IAN CLEVERLY

STAGE 10: SAINT-GILDAS-DES-BOIS TO SAINT-MALO
The journalist’s car window sticker makes him king of the road, access all areas. Trying to race-follow without is next to impossible: 'Route Barrée’…

STAGE 11: AVRANCHES TO MONT-SAINT-MICHEL
Eurosport’s Carlton Kirby and Sean Kelly spend each stage in a less than commodious mobile TV studio positioned next to the finish line. The Rouleur team squeeze in with them.

STAGE 12: FOUGERES TO TOURS
Rob Hayles prowls the start area in search of interviews for Eurosport and hits gold: Dave Brailsford, Chris Froome, Dan Martin and Mark Cavendish all face the camera.

GUY ANDREWS

STAGE 13: TOURS TO SAINT-AMAND-MONTRAND
Backstage with the corporate schmoozing crew at the podium.

STAGE 14: SAINT-POURCAIN-SUR-SIOULE TO LYON
Five-time Tour winner Bernard Hinault – ‘The Badger’ – shows his softer side hosting the VIPs.

STAGE 15: GIVORS TO MONT VENTOUX
Tour director Christian Prudhomme hard at work atop the legendary Ventoux.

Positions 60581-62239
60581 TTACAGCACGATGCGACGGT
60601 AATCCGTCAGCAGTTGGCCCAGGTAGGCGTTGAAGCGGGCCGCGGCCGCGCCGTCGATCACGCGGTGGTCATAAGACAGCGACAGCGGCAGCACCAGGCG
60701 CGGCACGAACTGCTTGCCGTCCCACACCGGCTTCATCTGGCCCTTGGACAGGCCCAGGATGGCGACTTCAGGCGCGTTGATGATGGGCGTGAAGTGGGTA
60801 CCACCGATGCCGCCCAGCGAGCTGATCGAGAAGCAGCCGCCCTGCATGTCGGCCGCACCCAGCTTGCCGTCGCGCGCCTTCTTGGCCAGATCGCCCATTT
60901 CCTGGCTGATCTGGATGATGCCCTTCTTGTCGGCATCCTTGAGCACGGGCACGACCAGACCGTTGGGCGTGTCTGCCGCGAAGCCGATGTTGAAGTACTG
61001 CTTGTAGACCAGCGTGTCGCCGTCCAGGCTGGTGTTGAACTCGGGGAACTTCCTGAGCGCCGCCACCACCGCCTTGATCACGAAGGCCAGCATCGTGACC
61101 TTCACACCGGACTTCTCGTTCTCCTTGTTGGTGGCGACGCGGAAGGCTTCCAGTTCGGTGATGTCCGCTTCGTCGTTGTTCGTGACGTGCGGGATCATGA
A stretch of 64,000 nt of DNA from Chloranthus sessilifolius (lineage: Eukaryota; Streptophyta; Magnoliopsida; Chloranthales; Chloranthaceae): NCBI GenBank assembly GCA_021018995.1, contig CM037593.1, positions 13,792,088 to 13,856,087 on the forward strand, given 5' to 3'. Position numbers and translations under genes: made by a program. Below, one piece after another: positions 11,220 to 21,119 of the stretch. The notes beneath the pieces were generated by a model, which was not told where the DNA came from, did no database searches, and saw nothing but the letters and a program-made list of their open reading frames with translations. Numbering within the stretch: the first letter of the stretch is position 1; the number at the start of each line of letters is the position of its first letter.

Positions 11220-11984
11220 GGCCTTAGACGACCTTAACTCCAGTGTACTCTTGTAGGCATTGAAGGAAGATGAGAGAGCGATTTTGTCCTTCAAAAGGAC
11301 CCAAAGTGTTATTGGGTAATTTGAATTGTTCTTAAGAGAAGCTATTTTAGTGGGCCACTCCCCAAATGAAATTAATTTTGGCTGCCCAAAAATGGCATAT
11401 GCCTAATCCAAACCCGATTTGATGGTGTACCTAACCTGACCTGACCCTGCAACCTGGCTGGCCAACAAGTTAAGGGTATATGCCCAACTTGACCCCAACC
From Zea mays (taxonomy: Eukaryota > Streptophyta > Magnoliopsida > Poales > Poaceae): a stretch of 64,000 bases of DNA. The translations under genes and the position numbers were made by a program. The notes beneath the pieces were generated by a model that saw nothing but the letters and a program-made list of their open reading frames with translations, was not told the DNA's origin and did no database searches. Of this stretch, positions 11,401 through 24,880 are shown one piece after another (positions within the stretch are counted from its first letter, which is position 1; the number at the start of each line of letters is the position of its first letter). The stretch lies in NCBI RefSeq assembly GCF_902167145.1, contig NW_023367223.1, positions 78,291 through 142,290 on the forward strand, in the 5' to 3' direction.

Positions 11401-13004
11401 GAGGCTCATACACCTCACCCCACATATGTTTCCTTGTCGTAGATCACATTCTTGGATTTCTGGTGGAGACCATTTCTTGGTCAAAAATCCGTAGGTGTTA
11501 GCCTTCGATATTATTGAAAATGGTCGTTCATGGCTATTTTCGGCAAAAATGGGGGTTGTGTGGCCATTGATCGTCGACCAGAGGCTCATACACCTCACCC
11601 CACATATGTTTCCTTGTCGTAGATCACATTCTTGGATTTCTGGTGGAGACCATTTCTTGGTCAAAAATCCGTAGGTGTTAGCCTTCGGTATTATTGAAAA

ANDY MCGRATH

STAGE 16: VAISON-LA-ROMAINE TO GAP
Un Tour Sans – a singularly unsuccessful home Tour so far for the host nation. Thomas Voeckler defends his countrymen’s lacklustre performances.

STAGE 17: EMBRUN TO CHORGES
Froome, Team Sky and the persistent doping allegations from a bloodthirsty media pack.

STAGE 18: GAP TO ALPE-D’HUEZ
Forty-two Hairpins: Andy joins the throng on the iconic climb of Alpe d’Huez. Fancy dress, booze and sunburn – and that’s just Andy.

MORTEN OKBO

STAGE 19: BOURG-D’OISANS TO LE GRAND-BORNAND
Photographer Jakob bags a lift in the Katusha team car, while Morten gets friendly with a young lady from Pittsburgh, all in the cause of international relations.

STAGE 20: ANNECY TO ANNECY – SEMNOZ
Morten picks a fight with the presenter, live on Danish TV, then sheds tears as Nairo Quintana storms past on the mountain.

STAGE 21: VERSAILLES TO PARIS
Our intrepid Danes steal champagne from Danish TV, then jump onto a moving broadcast vehicle to hitch a lift to the finish, only to fall off entering the Champs-Élysées. They recover to party into the early hours with Team Katusha.